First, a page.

Wondering about a player, a past game or another issue involving the Bears? Senior writer Larry Mayer answers a variety of questions from fans on ChicagoBears.com.
With the Bears eliminated from playoff contention, what do you think will be their main emphasis over the final four games of the season?
As a team, I imagine that the Bears will put a huge emphasis on learning how to win, especially when it comes to finishing close games. The offense has exceeded virtually all expectations this season in terms of putting points on the board and moving the ball, but the unit has struggled on late drives when the Bears have needed to produce a tying or go-ahead score. Center Sam Mustipher had some interesting comments earlier this week about the importance of learning how to win, saying: "It's tough, but I mean, this is the NFL. We're a young offense, a young group. You have to learn how to win football games. There's a lot of veteran teams around the league and you can kind of see it. They know how to win. They know what it takes. And not that we don't know what it takes to win; we know what it takes. But it's all 11 guys being on the same page, not shooting ourselves in the foot, getting behind the sticks on first down. When you have one falloff here or there as an offense, it makes it hard to go down the field." Bears coach Matt Eberflus also spoke to reporters about learning how to close out games, saying: "[It's] really just about finishing. That's for our whole football team, finishing games and finishing the half the right way and finishing the games the right way, and that's really a whole team effort, to be able to finish those things out on offense, defense and kicking. So that will be the biggest emphasis."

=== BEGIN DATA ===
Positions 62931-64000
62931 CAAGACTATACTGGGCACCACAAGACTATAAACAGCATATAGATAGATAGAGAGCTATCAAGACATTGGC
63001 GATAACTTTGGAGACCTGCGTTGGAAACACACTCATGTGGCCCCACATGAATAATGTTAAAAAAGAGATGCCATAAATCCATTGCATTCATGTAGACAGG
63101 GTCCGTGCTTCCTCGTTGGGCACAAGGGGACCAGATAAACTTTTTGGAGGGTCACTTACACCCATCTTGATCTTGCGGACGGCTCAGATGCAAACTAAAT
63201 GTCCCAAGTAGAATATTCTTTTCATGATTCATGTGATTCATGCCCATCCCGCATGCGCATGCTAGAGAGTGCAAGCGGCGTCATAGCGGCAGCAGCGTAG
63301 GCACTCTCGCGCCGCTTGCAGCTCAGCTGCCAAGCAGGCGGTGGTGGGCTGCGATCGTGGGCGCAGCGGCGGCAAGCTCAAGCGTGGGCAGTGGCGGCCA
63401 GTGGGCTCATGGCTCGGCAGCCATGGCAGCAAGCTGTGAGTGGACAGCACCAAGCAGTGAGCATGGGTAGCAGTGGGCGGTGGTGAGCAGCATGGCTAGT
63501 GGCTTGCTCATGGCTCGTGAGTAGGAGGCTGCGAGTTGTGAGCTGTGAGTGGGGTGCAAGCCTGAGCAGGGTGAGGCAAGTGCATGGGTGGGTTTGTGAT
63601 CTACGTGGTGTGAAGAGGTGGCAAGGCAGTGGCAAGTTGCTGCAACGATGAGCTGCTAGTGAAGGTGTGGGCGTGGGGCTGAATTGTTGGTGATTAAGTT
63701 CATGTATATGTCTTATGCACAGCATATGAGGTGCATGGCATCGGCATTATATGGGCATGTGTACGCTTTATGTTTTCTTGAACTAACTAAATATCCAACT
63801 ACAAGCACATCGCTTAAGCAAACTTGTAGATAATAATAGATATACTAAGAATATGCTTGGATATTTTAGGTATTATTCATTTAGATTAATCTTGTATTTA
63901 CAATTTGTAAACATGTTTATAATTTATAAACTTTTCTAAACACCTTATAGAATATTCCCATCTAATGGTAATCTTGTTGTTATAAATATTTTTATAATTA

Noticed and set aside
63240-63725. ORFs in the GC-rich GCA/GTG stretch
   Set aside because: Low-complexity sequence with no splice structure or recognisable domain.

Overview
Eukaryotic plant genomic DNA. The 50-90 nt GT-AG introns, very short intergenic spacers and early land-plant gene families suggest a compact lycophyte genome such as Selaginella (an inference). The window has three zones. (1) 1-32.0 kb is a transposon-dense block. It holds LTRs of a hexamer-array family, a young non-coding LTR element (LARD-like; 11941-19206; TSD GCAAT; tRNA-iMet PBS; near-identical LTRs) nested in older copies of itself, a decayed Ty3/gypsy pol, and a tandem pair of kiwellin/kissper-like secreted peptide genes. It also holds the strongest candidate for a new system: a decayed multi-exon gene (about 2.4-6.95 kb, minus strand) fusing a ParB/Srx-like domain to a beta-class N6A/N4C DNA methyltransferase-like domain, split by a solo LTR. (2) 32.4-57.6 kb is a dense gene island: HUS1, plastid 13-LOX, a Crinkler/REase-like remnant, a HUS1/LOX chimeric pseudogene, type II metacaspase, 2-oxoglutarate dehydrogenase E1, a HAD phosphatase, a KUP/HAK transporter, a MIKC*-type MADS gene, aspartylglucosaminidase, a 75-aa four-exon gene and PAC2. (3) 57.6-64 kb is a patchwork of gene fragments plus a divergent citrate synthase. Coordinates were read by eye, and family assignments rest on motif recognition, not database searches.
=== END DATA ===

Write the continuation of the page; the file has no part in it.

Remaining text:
I have noticed that Chase Claypool has not been getting as many targets with the Bears as he did with the Steelers. There he averaged close to six targets a game and here only four. Do you attribute that to him not knowing the new playbook fully, Justin Fields not quite in sync with him yet or possibly something else?
Coach Matt Eberflus indicated earlier this week that receiver Chase Claypool is still in the process of learning the nuances of the offense, particularly when it comes to alignment, assignment and route depths. Said Eberflus: "I wouldn't say he's there yet. I would say he's getting there. He's getting there and working there just like everybody else. It's all new to him and there's a lot of volume of offense that he has to learn and he's getting there."
Justin Fields throws and runs for touchdowns and should be able to catch a touchdown pass on a trick play. Has a quarterback ever accomplished all three of those things in a game in NFL history?
Since 1946, 12 NFL players have recorded a rushing touchdown, passing touchdown and receiving touchdown in a game. All 12 have been running backs, so Justin Fields would be the first quarterback to achieve the feat. The only Bears player who's done it—not surprisingly—is Walter Payton, on Oct. 21, 1979, in Minnesota. In a 30-27 loss to the Vikings, the Hall of Fame running back rushed for a 2-yard TD, caught a 2-yard TD pass from Bob Avellini and threw a 54-yard TD pass to Brian Baschnagel. Only one NFL player has accomplished the feat since 2005: Christian McCaffrey did it for the 49ers about a month and a half ago (Oct. 30) in a 31-14 win over the Rams.